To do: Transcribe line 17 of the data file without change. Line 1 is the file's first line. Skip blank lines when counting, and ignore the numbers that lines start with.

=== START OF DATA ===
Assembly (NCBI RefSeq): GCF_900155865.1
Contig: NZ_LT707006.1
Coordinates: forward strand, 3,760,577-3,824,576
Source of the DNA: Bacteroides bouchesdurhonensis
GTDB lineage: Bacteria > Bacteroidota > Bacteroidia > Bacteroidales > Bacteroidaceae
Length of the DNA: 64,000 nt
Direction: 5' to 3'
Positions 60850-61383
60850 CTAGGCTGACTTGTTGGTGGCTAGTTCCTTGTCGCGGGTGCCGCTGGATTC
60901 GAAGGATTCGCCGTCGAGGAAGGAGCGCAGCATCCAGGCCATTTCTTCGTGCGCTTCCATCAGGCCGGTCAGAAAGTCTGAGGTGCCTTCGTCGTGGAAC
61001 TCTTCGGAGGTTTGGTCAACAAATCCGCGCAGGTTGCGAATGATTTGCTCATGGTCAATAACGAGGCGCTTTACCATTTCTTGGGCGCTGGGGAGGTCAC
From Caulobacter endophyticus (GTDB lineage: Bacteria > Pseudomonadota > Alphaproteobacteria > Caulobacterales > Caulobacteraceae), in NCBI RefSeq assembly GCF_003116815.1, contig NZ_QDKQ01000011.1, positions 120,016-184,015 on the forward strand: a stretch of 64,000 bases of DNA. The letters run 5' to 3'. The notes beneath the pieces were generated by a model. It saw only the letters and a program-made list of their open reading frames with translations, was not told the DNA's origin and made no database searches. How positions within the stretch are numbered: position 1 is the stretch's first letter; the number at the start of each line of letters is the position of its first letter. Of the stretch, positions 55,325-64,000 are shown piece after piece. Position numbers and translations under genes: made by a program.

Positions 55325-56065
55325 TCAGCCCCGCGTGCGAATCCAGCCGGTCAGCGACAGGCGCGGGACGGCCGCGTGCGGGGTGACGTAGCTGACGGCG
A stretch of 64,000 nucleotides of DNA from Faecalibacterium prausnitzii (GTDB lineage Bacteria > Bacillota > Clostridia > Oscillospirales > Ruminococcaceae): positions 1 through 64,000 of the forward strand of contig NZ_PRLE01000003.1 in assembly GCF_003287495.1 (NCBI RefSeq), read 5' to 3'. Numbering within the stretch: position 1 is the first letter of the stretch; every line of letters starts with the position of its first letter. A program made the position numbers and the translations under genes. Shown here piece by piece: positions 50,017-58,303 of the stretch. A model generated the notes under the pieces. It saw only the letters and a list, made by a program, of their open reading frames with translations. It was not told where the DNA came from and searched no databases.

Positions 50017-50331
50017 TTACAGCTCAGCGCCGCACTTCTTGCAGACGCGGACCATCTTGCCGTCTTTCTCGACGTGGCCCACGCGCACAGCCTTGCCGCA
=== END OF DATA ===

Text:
50017 TTACAGCTCAGCGCCGCACTTCTTGCAGACGCGGACCATCTTGCCGTCTTTCTCGACGTGGCCCACGCGCACAGCCTTGCCGCA